The first question to ask is, what do employers really want?
The answer is simple. Employers are looking for skills that can augment or develop business and make them more profitable.
Some of these talents include:
- Execution skills: How efficiently can you get things done? Among these, top skills include project management, flexibility and the ability to be resourceful in the face of changing conditions, while staying within a budget and maintaining accountability.
- Managing people: From managing existing teams to turning around broken teams, employers are looking for someone adept at managing project teams, volunteers, contractors and even virtual teams with ease.
- Communication skills: Writing, speaking and listening are all important communication skills that are critically important in the workforce.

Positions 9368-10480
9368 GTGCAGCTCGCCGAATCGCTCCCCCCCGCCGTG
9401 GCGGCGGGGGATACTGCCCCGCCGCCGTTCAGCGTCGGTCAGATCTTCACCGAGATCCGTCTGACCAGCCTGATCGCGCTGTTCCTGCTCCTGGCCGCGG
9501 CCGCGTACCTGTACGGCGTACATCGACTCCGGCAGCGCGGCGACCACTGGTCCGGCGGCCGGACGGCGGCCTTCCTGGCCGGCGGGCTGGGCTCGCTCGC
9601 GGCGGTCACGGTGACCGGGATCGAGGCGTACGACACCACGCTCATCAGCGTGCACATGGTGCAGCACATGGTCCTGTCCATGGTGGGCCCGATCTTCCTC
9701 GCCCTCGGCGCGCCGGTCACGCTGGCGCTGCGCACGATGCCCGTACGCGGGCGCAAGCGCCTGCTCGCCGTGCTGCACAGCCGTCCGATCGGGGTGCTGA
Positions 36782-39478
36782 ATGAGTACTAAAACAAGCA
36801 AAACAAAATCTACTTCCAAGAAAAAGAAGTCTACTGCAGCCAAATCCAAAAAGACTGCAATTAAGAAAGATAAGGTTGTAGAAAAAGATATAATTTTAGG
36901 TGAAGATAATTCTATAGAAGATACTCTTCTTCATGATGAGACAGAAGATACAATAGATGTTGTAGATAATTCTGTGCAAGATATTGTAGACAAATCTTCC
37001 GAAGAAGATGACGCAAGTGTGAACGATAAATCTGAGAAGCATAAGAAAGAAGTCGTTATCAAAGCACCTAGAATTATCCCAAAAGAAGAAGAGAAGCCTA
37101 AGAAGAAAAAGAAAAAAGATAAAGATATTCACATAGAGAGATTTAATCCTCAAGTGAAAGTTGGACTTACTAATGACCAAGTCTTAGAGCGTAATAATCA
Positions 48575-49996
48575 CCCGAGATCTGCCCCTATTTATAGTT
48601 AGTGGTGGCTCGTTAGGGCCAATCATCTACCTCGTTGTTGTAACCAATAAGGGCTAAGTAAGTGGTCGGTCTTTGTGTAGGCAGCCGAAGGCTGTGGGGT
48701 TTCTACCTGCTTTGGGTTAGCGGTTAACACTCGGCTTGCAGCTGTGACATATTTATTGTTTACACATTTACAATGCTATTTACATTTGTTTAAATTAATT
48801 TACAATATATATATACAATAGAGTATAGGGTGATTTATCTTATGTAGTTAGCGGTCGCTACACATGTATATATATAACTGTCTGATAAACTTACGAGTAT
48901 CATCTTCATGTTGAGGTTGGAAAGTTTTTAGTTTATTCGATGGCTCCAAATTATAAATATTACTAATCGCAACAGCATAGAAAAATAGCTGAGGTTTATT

- Customer service and sales: The ability to build long lasting, profitable relationships is extremely highly valued in almost any industry.
- Negotiation skills: The ability to effectively use your negotiation skills and save the company’s money will certainly make you a more desirable employee.
In addition to the above, it’s also important to acquire transferable skills in each job, through a combined process of education and experience. For example, a skill such as demonstrated computer proficiency can help give a prospective employer the confidence that you will be able to competently work with a new company’s specific system. To create a strong impression, a good idea is to group together skills rather than creating a conventional list of your work history. People whose transferable skills result in job offers are often those with concrete evidence of achievement.